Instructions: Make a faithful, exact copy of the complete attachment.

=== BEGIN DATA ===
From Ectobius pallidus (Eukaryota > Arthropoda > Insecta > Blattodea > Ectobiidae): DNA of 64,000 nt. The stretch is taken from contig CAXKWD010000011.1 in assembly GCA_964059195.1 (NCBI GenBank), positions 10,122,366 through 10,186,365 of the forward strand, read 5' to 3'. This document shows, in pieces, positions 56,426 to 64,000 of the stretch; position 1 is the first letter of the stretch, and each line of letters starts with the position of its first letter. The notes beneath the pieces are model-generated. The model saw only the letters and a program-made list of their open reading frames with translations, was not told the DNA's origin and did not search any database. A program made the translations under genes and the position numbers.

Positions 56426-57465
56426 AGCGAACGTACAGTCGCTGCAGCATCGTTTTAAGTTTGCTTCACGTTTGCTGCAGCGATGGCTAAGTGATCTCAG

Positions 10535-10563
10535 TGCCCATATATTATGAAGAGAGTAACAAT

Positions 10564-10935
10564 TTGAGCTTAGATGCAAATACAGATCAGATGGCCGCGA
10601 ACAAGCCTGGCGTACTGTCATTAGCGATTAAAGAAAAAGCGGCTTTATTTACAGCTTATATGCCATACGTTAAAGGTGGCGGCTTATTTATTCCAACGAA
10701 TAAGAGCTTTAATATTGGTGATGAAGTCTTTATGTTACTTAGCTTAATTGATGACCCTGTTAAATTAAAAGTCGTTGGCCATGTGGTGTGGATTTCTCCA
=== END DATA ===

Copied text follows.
From Ectobius pallidus (Eukaryota > Arthropoda > Insecta > Blattodea > Ectobiidae): DNA of 64,000 nt. The stretch is taken from contig CAXKWD010000011.1 in assembly GCA_964059195.1 (NCBI GenBank), positions 10,122,366 through 10,186,365 of the forward strand, read 5' to 3'. This document shows, in pieces, positions 56,426 to 64,000 of the stretch; position 1 is the first letter of the stretch, and each line of letters starts with the position of its first letter. The notes beneath the pieces are model-generated. The model saw only the letters and a program-made list of their open reading frames with translations, was not told the DNA's origin and did not search any database. A program made the translations under genes and the position numbers.

Positions 56426-57465
56426 AGCGAACGTACAGTCGCTGCAGCATCGTTTTAAGTTTGCTTCACGTTTGCTGCAGCGATGGCTAAGTGATCTCAG

Positions 10535-10563
10535 TGCCCATATATTATGAAGAGAGTAACAAT

Positions 10564-10935
10564 TTGAGCTTAGATGCAAATACAGATCAGATGGCCGCGA
10601 ACAAGCCTGGCGTACTGTCATTAGCGATTAAAGAAAAAGCGGCTTTATTTACAGCTTATATGCCATACGTTAAAGGTGGCGGCTTATTTATTCCAACGAA
10701 TAAGAGCTTTAATATTGGTGATGAAGTCTTTATGTTACTTAGCTTAATTGATGACCCTGTTAAATTAAAAGTCGTTGGCCATGTGGTGTGGATTTCTCCA